TL;DR at the bottom.
Traditionally, Destiny playsets have consisted of two cards, and, if applicable, two dice. With the advent of cards like TIE Fighter and Double Down that traditional idea of a playset broke down a little. You definitely wanted four copies of TIE Fighter, but does the existence of Double Down mean you need three copies of every card in Across the Galaxy to have a full ‘playset’? Furthermore, does that mean your previous playset of Awakenings was invalid now that you can run three copies of everything? What was once a hard and fast rule became much murkier.
Enter ARH. With Across the Galaxy breaking the seal on what a playset means, and then Covert Missions blowing the lid off with elite non-unique characters, design space was wide open for new sets to require varying numbers of dice and cards.
As a completionist collector myself, it would drive me insane to buy a ‘complete playset’ and find myself in a position where I was missing something I needed. Being my own toughest customer, I decided that I was going to do right by you guys and make sure no one was in a position where they needed a card or die and it was not to be found in my product. To that end, professional printings of ARH sets have come with some weird numbers of cards and dice from the beginning. I sit down at the release of every new set and try to come up with all the ways you would need different numbers of dice and cards. Outland TIE Fighter? You get four copies and four dice. Rebel Pilot? I can’t imagine anyone wanting to sleeve up a deck with three elite, but you do you. Three cards and six dice are there if you want them. Combinations of cards, too. Form Drills letting you add more Moves to your deck? Let’s get some extra Move cards in there for you.
Where does it end, though? Should I really raise the cost for every customer so that I can include an extra Purge Trooper die with the High Stakes set simply because Dark Dispatch exists? Should Redemption have cost $60 more so that I could give everyone a bunch of X-Wings to run with Admiral Ackbar? That hardly seems fair.
After some brainstorming, I came up with a system of rules to govern how I would handle varying numbers of cards required to make a true playset.
- The base set will come with enough copies of every card and die that might be required for you to create and use any single deck you’d like, based on the cards in that set. Outland TIE Fighter comes with four copies. Nightsister Acolyte comes with three cards and six dice. This intraset limit keeps me from having to consider an ever expanding number of options with newly released cards. Some new Double Down-style card will not force me to include cards from previous sets, nor will it echo down through all of the following sets.
- Any cards or dice from other sets that are referenced on cards in this set will be included in what I called the ‘Extras‘ for that set. Not everyone needs Clone Trooper and Rebel Engineer dice for their Bad Batch, so I won’t make them pay for it. If you do need them, however, I have a product for you.
These rules worked really well until High Stakes was released. For the first time, my rules put me in a position where I would include fewer than two dice for some cards. In that set, there was no way you would be able to use more than one copy of a unique support die at a time, even if you had two in your deck. There simply wasn’t an actual use case scenario, based exclusively on High Stakes cards, where you would ever need more than one copy of the dice for Millennium Falcon, R2-D2, and other cards. I really did agonize over the decision on what to do about it. In the end, I made the choice that I would adhere to rules 1 and 2 above and include a single copy of the die in the base set, and the second copy of the die in the Extras set.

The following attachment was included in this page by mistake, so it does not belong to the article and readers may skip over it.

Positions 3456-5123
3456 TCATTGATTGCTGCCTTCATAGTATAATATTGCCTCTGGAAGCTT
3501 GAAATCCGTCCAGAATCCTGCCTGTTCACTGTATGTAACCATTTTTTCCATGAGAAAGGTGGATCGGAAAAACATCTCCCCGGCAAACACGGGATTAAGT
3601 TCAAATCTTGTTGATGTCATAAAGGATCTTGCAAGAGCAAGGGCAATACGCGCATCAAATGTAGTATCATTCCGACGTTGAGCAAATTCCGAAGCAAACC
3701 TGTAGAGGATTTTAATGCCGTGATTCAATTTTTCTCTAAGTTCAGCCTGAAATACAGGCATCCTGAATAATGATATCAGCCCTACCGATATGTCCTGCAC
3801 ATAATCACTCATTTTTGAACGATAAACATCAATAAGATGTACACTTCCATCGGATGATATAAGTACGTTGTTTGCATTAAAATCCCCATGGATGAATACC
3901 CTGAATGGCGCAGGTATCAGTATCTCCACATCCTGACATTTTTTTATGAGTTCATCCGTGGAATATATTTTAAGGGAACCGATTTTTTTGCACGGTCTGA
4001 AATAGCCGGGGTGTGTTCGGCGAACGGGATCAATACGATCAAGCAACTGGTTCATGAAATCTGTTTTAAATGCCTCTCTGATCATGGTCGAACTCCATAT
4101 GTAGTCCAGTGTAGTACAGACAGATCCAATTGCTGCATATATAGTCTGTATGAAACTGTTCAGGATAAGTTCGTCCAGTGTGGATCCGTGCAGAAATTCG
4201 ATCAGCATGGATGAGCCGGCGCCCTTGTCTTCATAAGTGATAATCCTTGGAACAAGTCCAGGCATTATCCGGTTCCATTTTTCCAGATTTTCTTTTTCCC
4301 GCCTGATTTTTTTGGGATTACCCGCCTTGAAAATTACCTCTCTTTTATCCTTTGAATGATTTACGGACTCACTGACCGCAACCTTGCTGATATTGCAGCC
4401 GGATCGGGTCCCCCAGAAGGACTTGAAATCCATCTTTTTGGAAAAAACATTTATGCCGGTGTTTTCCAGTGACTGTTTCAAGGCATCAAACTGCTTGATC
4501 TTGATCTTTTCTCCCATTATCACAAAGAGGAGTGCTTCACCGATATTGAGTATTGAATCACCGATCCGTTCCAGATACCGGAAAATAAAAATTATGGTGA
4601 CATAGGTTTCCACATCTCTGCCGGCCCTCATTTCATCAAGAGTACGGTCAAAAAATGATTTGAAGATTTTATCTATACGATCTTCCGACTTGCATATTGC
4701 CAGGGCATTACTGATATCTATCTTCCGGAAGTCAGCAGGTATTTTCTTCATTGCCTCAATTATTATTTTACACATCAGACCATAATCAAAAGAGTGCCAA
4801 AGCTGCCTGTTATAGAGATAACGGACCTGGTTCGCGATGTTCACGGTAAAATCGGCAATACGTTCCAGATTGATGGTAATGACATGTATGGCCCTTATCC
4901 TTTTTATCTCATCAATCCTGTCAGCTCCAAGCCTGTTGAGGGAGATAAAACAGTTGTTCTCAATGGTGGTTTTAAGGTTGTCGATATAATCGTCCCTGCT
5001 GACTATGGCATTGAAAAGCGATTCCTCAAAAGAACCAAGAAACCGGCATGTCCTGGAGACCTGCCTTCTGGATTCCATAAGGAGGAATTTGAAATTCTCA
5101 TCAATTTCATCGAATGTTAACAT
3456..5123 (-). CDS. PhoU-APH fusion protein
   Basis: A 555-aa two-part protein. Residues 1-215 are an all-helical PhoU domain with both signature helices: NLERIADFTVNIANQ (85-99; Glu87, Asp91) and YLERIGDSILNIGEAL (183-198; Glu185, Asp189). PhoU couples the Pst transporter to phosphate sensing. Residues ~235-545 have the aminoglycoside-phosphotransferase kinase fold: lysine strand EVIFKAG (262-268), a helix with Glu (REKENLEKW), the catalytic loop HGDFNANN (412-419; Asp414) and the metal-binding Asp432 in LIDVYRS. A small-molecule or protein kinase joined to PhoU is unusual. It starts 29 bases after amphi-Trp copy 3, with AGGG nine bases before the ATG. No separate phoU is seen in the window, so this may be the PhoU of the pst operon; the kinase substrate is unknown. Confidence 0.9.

This was the wrong decision.
What seemed like a great application of my rules failed when met with the realities of playing Destiny. At first, it was just the ick factor. Despite having a way for people to fully flesh out their playsets with a collectible number of dice, I felt like I was generating disappointment in my customers when they cracked their Kingwood Hobbies set and discovered fewer dice than they expected. Based on that, and that alone, I changed my policy going forward.
- Added a Rule 1B to my playset rules. All cards will come with at least one die for each copy of the card included.
- Future copies of the High Stakes set will come with a second copy of all the unique support dice.
Both of these updates to my policy have already been implemented. Updated High Stakes sets have begun shipping to customers, and all copies of Unlikely Heroes come with at least one die for every card in the set.
I’d already announced this, although a bit less eloquently, before the release of Unlikely Heroes. What’s new is what happened at the first IRL Destiny tournament using Kingwood Hobbies-printed cards and dice. Specifically, there was at least one situation where Data Heist stole a unique card that was already in play, leaving the game with a copy of that card on each side of the table, but only one die between them.
That made me sick. I love this game and never want decisions I make to keep people from enjoying it to its fullest. To rectify this I’m offering free dice to anyone who didn’t receive enough the first time around. If you purchased your High Stakes printing from me and only received one of each unique support die, simply mention it during your next order and I will include one already-stickered copy each of Xanadu Blood, Millennium Falcon, R2-D2, Wedge’s X-Wing, Razor Crest, and C-3PO with your order.
TL;DR: High Stakes was missing a few dice based on a bad decision from me. This has already been corrected for new High Stakes set printing purchases as well as all sets going forward. If you got one of these sets that were missing dice, mention it in your next order and they will be included for free.